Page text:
Electrical Corporation In Crisis; Workers Threaten Strike

YERUSHALAYIM -
IEC workers committee chairman Miki Zarfati speaks at a recent session of the Knesset’s Economic Affairs committee. (Flash90)
IEC workers committee chairman Miki Zarfati speaks at a recent session of the Knesset’s Economic Affairs committee. (Flash90)

Israel’s nationwide electricity supply was put in jeopardy on Tuesday as the Knesset Economic Affairs committee rejected the Israel Electric Corporation’s license renewal request and workers threatened to go on strike.

Committee chairman MK Avishai Braverman (Labor) said he was following through on a promise not to extend the license until the IEC enacted reforms required by a 1996 law.

The company will not have a legal mandate to provide electricity if the current license is allowed to expire after December 31.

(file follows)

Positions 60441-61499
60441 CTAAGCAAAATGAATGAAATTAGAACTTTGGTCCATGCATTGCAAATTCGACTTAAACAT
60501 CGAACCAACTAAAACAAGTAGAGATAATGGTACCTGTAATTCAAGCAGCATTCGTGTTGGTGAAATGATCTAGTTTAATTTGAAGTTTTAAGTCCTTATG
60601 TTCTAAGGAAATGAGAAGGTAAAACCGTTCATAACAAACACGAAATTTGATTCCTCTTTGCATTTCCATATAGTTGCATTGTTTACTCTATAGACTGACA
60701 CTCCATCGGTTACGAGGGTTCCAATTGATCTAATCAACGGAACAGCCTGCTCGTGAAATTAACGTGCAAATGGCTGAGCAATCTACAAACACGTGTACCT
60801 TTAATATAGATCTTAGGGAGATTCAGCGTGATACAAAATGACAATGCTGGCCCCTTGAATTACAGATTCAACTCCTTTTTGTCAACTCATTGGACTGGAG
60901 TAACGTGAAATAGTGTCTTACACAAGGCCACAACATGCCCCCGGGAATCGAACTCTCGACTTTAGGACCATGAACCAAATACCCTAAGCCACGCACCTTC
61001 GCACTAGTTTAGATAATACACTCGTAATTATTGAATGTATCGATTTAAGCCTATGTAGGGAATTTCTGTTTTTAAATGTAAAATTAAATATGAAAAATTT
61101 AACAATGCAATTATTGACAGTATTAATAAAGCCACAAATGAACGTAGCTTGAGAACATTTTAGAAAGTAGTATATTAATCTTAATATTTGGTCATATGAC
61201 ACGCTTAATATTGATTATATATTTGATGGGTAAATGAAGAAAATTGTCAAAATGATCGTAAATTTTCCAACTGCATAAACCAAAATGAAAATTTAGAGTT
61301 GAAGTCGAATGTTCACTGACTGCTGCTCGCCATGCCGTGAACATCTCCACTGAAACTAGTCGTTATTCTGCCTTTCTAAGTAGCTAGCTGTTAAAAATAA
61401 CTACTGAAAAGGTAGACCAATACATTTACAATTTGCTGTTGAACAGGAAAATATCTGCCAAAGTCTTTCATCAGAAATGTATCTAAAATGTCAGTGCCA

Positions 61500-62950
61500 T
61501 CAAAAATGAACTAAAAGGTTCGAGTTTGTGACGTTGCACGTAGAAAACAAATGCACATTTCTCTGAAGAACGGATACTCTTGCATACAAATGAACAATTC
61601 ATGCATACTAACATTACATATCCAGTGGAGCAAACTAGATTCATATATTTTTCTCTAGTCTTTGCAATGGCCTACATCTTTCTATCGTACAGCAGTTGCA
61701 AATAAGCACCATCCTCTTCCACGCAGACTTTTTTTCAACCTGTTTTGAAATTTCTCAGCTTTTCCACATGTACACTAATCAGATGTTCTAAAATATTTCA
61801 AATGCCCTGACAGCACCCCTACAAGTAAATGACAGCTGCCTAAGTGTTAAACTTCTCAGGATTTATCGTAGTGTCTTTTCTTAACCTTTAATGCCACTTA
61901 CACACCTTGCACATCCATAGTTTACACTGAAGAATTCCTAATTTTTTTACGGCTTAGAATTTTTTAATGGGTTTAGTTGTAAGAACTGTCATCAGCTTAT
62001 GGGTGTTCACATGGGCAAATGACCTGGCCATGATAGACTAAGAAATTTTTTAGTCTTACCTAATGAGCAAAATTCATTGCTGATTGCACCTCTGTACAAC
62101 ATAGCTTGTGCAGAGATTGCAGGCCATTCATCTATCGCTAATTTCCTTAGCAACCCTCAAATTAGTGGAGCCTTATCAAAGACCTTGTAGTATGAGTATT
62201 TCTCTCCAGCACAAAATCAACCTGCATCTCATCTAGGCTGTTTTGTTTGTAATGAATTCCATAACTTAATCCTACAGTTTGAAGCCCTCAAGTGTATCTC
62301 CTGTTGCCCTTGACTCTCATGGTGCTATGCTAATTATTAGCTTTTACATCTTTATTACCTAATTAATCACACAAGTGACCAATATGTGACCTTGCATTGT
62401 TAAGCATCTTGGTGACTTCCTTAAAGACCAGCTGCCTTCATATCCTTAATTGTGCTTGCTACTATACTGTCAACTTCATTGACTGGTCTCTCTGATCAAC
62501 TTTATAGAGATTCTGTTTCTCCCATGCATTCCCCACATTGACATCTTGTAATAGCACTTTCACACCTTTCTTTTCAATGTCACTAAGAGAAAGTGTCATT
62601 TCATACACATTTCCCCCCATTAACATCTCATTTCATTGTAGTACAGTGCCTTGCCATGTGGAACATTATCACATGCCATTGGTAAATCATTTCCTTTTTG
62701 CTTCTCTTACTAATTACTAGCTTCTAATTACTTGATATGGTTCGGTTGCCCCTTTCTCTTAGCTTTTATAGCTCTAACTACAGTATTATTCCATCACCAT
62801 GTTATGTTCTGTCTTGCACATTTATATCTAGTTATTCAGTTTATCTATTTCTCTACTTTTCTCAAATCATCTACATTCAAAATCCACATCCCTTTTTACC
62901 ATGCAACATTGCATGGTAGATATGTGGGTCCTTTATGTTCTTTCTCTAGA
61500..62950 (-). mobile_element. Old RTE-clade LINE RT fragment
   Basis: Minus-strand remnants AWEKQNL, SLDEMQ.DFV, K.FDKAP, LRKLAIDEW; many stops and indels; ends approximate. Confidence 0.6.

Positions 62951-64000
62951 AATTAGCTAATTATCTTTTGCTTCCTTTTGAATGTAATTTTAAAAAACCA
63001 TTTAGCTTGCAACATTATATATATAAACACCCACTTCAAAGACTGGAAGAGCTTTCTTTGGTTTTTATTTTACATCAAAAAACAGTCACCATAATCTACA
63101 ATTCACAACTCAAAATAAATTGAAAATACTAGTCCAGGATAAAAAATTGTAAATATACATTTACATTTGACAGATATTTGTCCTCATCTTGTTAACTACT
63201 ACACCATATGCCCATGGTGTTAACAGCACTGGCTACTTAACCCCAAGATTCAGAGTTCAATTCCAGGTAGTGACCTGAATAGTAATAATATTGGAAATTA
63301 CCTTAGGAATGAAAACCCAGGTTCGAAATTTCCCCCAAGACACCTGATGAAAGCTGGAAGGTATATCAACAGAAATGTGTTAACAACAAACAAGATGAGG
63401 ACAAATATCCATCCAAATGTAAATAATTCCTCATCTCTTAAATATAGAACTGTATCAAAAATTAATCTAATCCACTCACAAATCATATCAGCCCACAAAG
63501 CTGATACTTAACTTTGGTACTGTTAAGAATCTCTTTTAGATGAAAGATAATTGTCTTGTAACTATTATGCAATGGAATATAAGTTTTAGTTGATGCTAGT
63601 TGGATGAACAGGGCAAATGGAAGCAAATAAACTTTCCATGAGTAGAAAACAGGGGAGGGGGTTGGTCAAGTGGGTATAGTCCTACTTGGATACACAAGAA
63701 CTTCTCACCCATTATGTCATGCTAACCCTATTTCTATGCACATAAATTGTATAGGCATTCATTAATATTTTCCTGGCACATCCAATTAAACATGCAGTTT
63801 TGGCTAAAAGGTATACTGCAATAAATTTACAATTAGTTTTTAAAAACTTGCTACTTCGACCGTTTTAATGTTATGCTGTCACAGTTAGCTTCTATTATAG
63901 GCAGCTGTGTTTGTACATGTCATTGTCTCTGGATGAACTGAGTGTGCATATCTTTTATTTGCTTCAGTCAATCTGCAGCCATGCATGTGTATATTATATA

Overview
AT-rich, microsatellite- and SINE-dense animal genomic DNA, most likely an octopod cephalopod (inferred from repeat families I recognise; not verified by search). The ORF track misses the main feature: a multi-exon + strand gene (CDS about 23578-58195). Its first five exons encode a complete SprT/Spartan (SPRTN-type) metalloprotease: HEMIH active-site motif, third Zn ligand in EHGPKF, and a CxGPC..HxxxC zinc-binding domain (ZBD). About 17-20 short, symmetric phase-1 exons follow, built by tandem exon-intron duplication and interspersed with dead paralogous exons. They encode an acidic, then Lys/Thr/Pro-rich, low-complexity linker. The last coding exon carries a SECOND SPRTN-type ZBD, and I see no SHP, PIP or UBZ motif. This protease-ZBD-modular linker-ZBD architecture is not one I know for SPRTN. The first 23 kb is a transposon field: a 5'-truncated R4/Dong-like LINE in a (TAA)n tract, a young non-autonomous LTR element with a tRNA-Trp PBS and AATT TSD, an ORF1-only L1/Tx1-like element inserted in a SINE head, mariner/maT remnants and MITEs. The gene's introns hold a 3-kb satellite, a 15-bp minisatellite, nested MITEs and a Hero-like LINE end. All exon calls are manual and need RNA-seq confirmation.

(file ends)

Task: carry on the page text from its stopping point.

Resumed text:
Compounding the crisis, the union ordered IEC employees to go home, except for essential crews.

At the hearing, IEC union chairman Miki Tzarfati warned that the country’s power supply was at stake.

“It doesn’t matter who will be the prime minister … or which party will get the most mandates, because after the electric company collapses, the whole public will pay the price,” he said.

IEC chairman Yiftach Ron-Tal and company manager Uri Yogev failed to appear at the hearing, which drew Braverman’s ire.

“Maybe they don’t think the problem is serious,” he said.

Finance Ministry officials called the strike illegal, as it violated an order against unilateral action from the National Labor Court.

Tzarfati blamed the government’s political instability for failure to reach a lasting arrangement with the electric company. “For 12 years they’ve been leading us on and in the meantime unilaterally dividing up the electricity market to tycoons on one hand and the Palestinian Authority on the other hand,” he said.

Public sympathy for the IEC workers is likely to be muted at best, given their reputation for being overpaid.